How to manage a stressful period
If you feel like stress is affecting your monthly cycle and are struggling to cope with symptoms, you can try some of these tips:
1. Try Stress Relief Daytime
If you are looking for a way to tackle your stress levels and ease your period symptoms, a good place to start is our Stress Relief Daytime. It contains fresh Valerian and Hops which gently relieve stress and anxiety. By regulating your stress levels, this can help you to identify which of your symptoms are made worse when you are feeling overwhelmed or worried.
2. Up your magnesium intake
Painful periods can be very difficult to overcome, especially if you’re already feeling stressed about other issues. Magnesium is a natural muscle relaxant, so a deficiency in this vitamin can often make period pain worse.
Try to increase your intake of foods containing plenty of magnesium to ease nasty period cramps – nuts and seeds are often a good source of magnesium, as are green leafy vegetables like spinach and kale and certain fish, like salmon.
On top of this you could also try Balance Mineral Drink, which contains a healthy dose of magnesium as well as potassium, vitamin D and calcium. Incorporate it into your favourite fruit smoothie, or just add to plain water for a refreshing strawberry drink.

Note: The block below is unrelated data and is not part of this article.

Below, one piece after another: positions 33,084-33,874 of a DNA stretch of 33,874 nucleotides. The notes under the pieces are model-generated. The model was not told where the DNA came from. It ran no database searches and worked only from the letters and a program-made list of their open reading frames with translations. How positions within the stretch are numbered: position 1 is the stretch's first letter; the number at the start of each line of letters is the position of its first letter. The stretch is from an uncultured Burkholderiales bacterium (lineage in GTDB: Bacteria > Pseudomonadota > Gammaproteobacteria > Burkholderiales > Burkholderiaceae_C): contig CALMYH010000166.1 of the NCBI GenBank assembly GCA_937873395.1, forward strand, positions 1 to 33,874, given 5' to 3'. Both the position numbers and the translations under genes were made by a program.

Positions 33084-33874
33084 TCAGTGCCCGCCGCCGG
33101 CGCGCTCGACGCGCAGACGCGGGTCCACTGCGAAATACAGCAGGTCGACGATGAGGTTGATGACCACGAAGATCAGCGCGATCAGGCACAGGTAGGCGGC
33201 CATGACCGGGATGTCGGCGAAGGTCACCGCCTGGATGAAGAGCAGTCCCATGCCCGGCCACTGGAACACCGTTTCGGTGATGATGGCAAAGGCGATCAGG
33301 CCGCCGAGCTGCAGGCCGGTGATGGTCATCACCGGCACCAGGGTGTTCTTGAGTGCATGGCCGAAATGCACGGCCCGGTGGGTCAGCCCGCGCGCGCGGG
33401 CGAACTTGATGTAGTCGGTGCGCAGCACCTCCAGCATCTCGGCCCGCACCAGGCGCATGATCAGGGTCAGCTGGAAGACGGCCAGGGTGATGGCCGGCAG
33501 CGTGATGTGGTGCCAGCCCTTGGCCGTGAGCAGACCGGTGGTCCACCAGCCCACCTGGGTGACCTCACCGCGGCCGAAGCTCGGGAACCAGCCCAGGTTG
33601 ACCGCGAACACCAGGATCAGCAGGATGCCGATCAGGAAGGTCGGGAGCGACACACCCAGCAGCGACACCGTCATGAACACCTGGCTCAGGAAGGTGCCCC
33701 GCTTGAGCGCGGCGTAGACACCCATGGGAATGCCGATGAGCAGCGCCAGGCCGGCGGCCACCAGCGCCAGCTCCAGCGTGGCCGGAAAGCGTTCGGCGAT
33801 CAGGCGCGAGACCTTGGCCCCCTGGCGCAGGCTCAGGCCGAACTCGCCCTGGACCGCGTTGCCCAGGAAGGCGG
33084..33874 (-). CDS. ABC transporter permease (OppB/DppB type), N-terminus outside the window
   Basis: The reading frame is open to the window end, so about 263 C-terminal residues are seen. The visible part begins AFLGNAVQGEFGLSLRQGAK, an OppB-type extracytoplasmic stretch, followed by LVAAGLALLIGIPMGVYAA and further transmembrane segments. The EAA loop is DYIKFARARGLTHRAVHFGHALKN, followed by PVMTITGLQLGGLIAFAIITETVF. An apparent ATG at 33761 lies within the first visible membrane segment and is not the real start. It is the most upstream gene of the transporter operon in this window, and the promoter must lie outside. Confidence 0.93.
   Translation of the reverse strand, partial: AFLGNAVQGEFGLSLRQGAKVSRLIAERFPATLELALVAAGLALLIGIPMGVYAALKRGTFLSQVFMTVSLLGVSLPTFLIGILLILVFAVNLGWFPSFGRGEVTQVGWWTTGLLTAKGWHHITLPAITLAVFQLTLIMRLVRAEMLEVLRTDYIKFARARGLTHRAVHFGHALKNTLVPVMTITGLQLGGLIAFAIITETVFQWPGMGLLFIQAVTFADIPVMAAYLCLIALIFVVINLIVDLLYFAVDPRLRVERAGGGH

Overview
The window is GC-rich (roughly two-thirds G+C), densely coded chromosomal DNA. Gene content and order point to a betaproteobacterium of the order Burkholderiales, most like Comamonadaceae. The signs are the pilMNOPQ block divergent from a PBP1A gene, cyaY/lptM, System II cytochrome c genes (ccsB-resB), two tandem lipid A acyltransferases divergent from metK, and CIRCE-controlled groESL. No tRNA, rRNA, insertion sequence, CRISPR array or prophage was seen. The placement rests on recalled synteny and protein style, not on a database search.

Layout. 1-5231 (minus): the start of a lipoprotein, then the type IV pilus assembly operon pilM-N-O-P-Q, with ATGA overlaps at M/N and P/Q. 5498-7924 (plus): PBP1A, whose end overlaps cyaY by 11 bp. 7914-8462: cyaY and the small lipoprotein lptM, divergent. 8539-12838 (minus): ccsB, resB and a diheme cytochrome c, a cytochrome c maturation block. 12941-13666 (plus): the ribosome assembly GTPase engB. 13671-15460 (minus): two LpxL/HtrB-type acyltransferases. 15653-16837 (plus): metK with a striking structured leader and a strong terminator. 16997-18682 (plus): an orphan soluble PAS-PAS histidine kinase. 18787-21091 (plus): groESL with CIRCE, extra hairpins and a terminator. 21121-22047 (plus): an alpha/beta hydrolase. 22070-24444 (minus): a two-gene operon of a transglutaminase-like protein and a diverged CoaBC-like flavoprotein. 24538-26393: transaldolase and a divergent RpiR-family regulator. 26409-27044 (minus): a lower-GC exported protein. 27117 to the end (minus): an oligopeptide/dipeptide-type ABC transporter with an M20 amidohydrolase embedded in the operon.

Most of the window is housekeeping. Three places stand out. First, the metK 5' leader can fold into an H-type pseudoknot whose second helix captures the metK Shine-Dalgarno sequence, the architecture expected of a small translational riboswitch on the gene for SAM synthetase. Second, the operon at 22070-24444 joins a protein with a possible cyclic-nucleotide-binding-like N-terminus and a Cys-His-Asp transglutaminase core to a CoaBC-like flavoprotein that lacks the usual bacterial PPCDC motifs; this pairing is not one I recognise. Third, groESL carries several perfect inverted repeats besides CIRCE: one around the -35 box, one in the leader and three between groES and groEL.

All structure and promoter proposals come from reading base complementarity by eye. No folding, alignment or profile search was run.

Another way to ease painful periods is through gentle exercise. You can try to fit in some simple exercises in the days before your period, which will not only help to improve your mood and ease stress but can also help to ease menstrual cramps.
Exercises such as swimming and cycling will get your blood pumping, which is great because a lack of blood flow to the pelvic area can make cramps even worse! Check out another one of my blogs here, which suggests some simple exercises to do on your period.
4. Increase your iron
If you suffer from heavy periods, you should make sure to keep your iron levels topped up to avoid the possibility of an iron deficiency. Losing lots of blood every month will put you more at risk of anaemia, which can leave you feeling tired and dizzy and cold.
When it comes to increasing your intake of vitamins and minerals, food sources are always best. Good quality beef or tofu will provide you with iron, and so will green leafy vegetables like spinach.
However, you can also try to top up your iron levels using supplements. An iron supplement I would recommend is Floradix, which contains a sensible dose of iron. You can find it with our friends over at Jan de Vries.